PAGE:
When Grace McCarthy first proposed that she direct a full production for the Schenectady Light Opera Company, they turned her down. Of course, she was only 15 at the time.
Just two years later, however, McCarthy, a Wynantskill resident and senior at the Emma Willard School in Troy, is getting the go-ahead. With the assistance of SLOC veteran Michael Mensching acting as her mentor, McCarthy is directing a production of “The 25th Annual Putnam County Spelling Bee,” opening Friday and running through March 30.
“When I first applied to direct, I was really young,” said McCarthy, who did serve as assistant director on the 2012 SLOC production of “Baby,” directed by Sev Moro. “They said they couldn’t use me. But I’ve always been eager to direct on my own, and I’ve been working on this show now for almost two years. I’m really enjoying the experience.”
“Spelling Bee” was created by Tony Award-winning composer William Finn and playwright Rachel Sheinkin. It was nominated for six Tony Awards and won two — Best Book in a Musical and Best Featured Actress. It tells the story of six young overachievers (all played by adult actors) vying to win the Putnam County Spelling Bee, and was originally workshopped and produced in 2004 at the Barrington Stage Company in Great Barrington, Mass.
In the SLOC production, Emily Landona is Olive, Rona Lisa Perreti is Elizabeth and Nathan Perry is vice principal Panch. Also in the cast are Kevin Huneau as Leaf Coneybear, Hollie Miller as Mitch Mahoney, Stephen Foust as Barfee and Josh Rivera as Chip.
‘The 25th Annual Putnam County Spelling Bee’ and ‘The Understudy’
‘The 25th Annual Putnam County Spelling Bee’
WHERE: Schenectady Light Opera Company, 427 Franklin St., Schenectady
WHEN: Opens 8 p.m. Friday and runs through March 30; performances at 8 p.m. Thursday, Friday and Saturday, and 2 p.m. Sunday
HOW MUCH: $28-$18
MORE INFO: 1-877-350-7378, www.sloctheater.org
WHERE: Schenectady Civic Playhouse, 12 S. Church St., Schenectady
WHEN: Opens 8 p.m. Friday and runs through March 30; performances at 7:30 p.m. Wednesday and Thursday, 8 p.m. Friday and Saturday, and 2:30 p.m. Sunday
HOW MUCH: $17
MORE INFO: 346-6204,
“If there has to be a lead it’s Olive, but it really is an ensemble because they’re all at the same level,” said McCarthy. “I like the play because it’s very funny, but it also has some serious underlying tones. Each character has some kind of epiphany about what success is, or what it means to be a winner.”
As far as McCarthy can see, the cast doesn’t have a problem taking instructions from a 17-year-old high school senior.
“I love my cast,” she said. “They are so respectful, despite the fact that I’m only 17, and I also listen to them. I take their suggestions. I listen to their feedback and I think that’s made me more credible to them.”
Mensching, who is also directing “Boeing-Boeing” at Home Made Theater in Saratoga Springs, admitted he was a bit surprised when told that SLOC was scheduling a 17-year-old to direct one of its shows.
“I met Grace last year for the first time, and my job as a mentor was to help her and guide her,” he said. “I was surprised at first, but she’s doing fine. She’s got really good instincts, she’s very smart, and she’s getting along well with the cast. She’s kind of on her own now, but she knows what she wants, and she has a real passion for what she’s doing.”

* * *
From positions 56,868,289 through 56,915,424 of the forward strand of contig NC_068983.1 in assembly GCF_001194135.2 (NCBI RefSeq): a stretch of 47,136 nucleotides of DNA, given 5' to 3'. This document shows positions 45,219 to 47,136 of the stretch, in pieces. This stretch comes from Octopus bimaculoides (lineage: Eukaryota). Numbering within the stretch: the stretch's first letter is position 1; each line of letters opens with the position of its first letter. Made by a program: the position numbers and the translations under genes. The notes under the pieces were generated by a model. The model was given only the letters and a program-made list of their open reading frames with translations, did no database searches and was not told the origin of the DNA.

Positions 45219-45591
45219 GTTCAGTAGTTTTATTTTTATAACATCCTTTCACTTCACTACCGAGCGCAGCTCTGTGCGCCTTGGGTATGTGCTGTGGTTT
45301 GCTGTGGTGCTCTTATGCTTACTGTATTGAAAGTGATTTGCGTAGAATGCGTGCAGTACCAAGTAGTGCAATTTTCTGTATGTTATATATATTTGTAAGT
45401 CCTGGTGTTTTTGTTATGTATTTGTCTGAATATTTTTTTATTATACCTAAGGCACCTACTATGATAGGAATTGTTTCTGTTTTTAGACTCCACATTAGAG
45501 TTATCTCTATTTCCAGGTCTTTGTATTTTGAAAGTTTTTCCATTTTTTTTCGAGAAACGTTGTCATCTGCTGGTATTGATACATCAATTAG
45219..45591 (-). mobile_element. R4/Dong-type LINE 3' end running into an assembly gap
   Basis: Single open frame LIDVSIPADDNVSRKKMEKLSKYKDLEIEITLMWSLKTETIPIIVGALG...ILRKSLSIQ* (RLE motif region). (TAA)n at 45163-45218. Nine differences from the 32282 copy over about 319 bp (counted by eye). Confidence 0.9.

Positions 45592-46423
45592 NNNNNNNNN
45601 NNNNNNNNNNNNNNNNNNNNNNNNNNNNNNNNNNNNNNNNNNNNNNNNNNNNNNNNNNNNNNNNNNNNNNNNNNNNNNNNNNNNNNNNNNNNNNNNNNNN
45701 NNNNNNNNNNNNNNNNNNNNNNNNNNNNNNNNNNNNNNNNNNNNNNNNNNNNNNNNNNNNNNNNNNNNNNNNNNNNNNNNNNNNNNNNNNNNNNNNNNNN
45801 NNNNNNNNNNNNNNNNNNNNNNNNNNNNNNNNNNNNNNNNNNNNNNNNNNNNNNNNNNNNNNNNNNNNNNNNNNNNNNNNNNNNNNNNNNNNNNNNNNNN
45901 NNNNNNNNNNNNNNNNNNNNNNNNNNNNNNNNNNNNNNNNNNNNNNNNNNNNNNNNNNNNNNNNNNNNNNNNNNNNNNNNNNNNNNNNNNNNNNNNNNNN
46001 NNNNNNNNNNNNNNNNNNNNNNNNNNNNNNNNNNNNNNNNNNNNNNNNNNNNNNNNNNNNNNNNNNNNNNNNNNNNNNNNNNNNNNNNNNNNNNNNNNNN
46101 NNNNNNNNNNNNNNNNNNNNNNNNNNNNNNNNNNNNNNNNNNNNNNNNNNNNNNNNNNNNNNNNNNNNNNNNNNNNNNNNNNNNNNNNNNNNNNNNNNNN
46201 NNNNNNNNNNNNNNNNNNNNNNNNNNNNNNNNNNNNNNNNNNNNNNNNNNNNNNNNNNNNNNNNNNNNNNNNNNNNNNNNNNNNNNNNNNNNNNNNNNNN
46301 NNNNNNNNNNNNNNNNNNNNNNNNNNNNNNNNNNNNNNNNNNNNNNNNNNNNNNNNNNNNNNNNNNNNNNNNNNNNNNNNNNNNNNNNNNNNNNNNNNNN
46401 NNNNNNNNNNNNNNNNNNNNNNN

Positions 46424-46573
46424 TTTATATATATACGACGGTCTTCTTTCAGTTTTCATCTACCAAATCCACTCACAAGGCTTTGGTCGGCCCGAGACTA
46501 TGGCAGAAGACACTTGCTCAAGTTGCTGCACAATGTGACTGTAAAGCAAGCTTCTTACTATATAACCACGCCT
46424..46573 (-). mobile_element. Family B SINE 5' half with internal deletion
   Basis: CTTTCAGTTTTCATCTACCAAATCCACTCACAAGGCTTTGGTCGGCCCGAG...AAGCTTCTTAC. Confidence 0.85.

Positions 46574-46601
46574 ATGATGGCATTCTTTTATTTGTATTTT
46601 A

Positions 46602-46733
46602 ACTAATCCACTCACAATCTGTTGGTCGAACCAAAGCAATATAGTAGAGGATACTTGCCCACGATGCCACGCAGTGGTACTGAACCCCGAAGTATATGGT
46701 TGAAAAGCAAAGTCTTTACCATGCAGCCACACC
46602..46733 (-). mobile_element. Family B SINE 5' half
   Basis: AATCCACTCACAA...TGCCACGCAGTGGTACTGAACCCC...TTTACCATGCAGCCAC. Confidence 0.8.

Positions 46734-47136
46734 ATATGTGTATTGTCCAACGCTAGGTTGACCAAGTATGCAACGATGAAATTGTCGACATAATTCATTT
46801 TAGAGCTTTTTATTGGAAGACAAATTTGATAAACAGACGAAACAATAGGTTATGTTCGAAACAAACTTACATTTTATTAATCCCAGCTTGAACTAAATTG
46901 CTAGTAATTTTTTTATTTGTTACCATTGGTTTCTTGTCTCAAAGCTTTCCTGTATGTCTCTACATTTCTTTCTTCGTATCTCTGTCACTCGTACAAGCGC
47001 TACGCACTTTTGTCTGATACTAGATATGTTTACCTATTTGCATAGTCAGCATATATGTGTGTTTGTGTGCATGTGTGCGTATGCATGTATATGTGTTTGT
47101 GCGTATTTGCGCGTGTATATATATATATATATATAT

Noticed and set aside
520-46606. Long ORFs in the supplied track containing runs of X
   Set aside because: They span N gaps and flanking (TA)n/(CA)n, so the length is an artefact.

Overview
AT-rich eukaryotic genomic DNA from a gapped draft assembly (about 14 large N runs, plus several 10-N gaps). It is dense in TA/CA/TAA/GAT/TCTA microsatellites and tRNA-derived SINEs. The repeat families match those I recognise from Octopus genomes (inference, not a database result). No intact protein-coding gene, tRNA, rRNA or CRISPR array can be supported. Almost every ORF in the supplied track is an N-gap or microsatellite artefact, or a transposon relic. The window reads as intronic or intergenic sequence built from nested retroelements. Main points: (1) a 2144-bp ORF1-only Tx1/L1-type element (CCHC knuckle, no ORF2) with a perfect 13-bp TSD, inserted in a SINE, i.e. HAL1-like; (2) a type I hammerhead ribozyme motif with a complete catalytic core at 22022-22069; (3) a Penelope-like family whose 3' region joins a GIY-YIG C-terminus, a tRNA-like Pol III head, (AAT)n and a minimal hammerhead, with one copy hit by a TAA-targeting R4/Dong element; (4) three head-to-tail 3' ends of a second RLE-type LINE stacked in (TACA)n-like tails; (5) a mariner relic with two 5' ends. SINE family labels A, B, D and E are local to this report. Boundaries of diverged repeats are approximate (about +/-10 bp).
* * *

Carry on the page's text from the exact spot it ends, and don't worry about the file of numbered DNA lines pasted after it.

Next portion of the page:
According to McCarthy, Mensching has served in his capacity wonderfully.
“They wanted me to work with an adult in case I needed any help, and he’s been perfect,” she said. “He came to the auditions, and at first I saw him quite a bit. I haven’t seen him that much lately, but that’s because he knows I have a vision. He’s letting me do it my way.”
While McCarthy has had fun with the casting process for school productions she’s directed, the auditions for “Spelling Bee” were particularly enjoyable.
“Each night we had about 20 to 30 people show up and it was really cool,” she said. “That was like a reality check for me. I was like, ‘Wow, this is really happening.’ Adults were trying to win me over, trying to impress me. People actually wanted to work with me.”
Frank Krumal is the show’s musical director and Jordan Fyvie is handling the choreography.
“When I first heard that I was going to be able to do this, I realized I had to get my crew together,” remembered McCarthy. “I thought that it was going to be hard, maybe, to find people to work with someone my age, but people have been great.”
McCarthy, who also performs with an a capella group at Emma Willard and is part of the school’s crew team, isn’t sure where she’s going to college next year. But she knows what her major will be.
“I loved performing, but in directing I found something that I love even more, and I think it comes easier for me,” she said. “I’ve looked into a few colleges, and I know I want to major in directing or playwrighting. Something in this field. I feel very lucky to have found something I’m so passionate about at a young age.”
Also opening Friday night is a production of “The Understudy” by the Schenectady Civic Players. Theresa Rebeck’s comedy, a clever indictment of contemporary theater, had its world premiere in July of 2008 at the Williamstown Theatre Festival and went on to be a big off-Broadway success.
Mark Stephens, who played the elf in the SCP production of “SantaLand Diaries” earlier this season, is directing the show. Cristine M. Loffredo is playing Roxanne, a prominent director charged with running the understudy rehearsal for an upcoming production. When she finds out that her ex-fiancé has been cast as the understudy, Roxanne’s professional and personal lives collide.
Michael Schaefer plays Harry, the ex-fiancé, and Joel A. Bramer is Jake, another understudy who also happens to be a famous action-movie star yearning for legitimacy in the theater.
Reach Gazette reporter Bill Buell at 395-3190 or firstname.lastname@example.org.